June 29, 2010: After much hand sewing, we had a functional pair of front and back lacing stays suitable for the 17th and 18th centuries. Now with the major underpinnings finished, starting on fitting the jacket could begin. I started with a mock up cut from the Reconstructing History English Civil War pattern. A few minor tweaks later, I was ready to cut into the linen. The lady chose a vibrant mustard yellow for the jacket.

The stays are pretty straight up. I used cable ties for the bones, and strips of the same un-dyed linen for binding. With the straps, it gives a lot of support but does not really restrict movement. Now I just need to replace the somewhat less-than-period cord with some linen tape.



June 18, 2010

Binding: All of the tabs had to be done by hand. This was tedious, time consuming and hard on my hands, but I still have not figured out how to do it on a sewing machine. I don't really consider this a commentary on my lack of skill. It's more 'authentic' this way. Yeah. That's it.

Buttonholes: Since her audience will likely see her stays during the educational show, I figured metal grommets would be a bit too anachronistic, so I went with the next best compromise: small machine stitched buttonholes. Hand bound lacing holes would take too much time for the price to stay reasonable.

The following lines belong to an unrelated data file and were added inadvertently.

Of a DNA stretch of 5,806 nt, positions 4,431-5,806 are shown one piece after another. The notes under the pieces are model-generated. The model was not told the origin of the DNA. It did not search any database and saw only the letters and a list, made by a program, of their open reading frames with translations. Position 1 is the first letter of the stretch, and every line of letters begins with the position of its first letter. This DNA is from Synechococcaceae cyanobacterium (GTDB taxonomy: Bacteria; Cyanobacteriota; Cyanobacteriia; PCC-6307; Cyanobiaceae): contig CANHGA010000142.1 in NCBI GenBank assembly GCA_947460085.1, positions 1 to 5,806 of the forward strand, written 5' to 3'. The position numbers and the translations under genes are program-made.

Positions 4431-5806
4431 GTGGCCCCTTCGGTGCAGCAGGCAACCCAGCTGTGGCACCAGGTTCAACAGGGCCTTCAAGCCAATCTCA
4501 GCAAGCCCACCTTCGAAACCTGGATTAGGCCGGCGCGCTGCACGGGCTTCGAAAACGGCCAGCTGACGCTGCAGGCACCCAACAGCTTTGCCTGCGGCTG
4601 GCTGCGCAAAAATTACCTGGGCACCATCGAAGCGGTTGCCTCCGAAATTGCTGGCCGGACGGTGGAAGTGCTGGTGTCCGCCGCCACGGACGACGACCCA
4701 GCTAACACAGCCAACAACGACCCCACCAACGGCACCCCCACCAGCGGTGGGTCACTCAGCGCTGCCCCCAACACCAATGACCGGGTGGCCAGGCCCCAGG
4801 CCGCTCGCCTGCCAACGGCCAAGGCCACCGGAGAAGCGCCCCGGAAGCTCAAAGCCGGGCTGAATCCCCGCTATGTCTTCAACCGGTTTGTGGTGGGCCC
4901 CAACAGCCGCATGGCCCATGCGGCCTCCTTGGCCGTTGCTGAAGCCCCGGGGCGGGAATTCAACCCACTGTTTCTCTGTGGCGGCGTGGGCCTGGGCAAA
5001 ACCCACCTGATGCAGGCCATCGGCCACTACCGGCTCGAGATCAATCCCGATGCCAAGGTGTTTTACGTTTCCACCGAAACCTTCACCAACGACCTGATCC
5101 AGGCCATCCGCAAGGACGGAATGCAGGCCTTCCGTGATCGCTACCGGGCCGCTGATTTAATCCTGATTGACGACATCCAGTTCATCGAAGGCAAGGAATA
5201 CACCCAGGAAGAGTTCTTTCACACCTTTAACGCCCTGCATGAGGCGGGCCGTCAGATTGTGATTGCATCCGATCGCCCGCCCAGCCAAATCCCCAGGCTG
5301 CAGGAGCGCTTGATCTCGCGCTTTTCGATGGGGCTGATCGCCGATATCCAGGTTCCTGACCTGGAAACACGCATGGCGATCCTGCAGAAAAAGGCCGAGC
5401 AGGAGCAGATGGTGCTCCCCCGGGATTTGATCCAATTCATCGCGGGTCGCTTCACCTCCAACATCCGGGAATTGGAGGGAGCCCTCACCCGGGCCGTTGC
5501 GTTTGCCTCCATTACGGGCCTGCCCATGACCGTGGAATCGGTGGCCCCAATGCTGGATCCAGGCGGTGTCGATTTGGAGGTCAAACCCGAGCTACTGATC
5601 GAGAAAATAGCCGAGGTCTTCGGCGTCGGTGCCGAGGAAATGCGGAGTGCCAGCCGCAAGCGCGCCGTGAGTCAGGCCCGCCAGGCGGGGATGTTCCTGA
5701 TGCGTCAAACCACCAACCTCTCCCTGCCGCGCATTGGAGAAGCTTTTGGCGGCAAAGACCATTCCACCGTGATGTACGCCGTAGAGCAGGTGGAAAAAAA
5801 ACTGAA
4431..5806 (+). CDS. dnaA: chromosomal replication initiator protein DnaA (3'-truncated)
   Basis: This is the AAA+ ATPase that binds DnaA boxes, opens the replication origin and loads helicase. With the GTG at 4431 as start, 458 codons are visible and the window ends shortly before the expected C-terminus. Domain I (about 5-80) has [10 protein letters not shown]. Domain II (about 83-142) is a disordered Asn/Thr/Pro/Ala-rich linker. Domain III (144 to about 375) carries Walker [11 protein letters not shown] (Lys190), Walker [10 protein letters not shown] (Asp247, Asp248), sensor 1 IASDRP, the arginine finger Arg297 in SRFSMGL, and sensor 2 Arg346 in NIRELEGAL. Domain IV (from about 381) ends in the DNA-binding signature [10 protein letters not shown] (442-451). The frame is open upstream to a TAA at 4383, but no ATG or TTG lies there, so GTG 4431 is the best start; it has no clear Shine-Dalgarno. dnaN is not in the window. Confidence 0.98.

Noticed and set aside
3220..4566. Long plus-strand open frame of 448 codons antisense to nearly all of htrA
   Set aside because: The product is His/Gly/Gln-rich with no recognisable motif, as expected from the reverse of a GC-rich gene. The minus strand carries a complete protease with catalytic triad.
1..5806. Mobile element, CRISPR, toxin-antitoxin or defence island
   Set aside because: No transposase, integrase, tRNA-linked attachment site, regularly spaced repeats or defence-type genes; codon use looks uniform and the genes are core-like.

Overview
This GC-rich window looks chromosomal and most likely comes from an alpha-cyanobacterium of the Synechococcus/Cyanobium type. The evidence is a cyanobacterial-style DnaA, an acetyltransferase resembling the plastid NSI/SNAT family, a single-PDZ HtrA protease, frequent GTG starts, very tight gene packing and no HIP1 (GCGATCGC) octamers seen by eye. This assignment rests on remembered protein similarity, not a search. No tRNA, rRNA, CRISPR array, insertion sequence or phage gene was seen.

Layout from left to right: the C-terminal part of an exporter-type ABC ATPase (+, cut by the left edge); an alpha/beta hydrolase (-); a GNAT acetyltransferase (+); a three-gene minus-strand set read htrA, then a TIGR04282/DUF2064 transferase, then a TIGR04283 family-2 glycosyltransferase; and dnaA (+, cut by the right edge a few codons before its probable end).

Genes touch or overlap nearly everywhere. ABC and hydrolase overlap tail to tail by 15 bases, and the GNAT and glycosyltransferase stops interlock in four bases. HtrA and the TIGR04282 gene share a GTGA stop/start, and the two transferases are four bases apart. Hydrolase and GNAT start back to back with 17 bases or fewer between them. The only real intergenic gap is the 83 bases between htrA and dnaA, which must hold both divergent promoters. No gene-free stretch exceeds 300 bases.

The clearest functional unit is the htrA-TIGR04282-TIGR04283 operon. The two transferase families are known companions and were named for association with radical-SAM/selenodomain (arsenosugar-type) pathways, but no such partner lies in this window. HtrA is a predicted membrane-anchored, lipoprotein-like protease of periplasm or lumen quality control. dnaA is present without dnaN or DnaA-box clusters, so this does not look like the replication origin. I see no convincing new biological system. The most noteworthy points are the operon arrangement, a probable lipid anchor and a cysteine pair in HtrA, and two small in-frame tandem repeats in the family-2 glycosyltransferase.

June 16, 2010: After hours of painful hand binding, we have arrived at our long anticipated conclusion (of this part). Now I am ready to fit the jacket over the stays and linen shift. The shift is made of a heaver linen than I might have liked, but it's for a range of characters, some of whom are less than upper class.

I will be adapting the pattern from
Reconstructing History for a 1630s look.

June 2010

What's light on one side, dark on the the other and holds the universe together? No, not the Force. Duct tape!

I was hired by a friend to make a 17th century wardrobe for a one woman show on witchcraft. Figuring I needed to stat from the foundation up, I started on a pair of stays that could work for both the 17th and 18th centuries out of natural un-dyed linen. To make a patter, I wrapped her and an old tshirt in duct tape.

This allowed me to get a great approximate shape of her torso and the position and length of the straps without actual pattern drafting skills. After I had the general shape I wanted, I stuck pins in to mark the natural waist and other landmarks, and cut it off of her. I then used this duct tape exoskeleton (combined wtih a bit of reference from the Simplicity 18th century underpinnings pattern) to make the actual stays.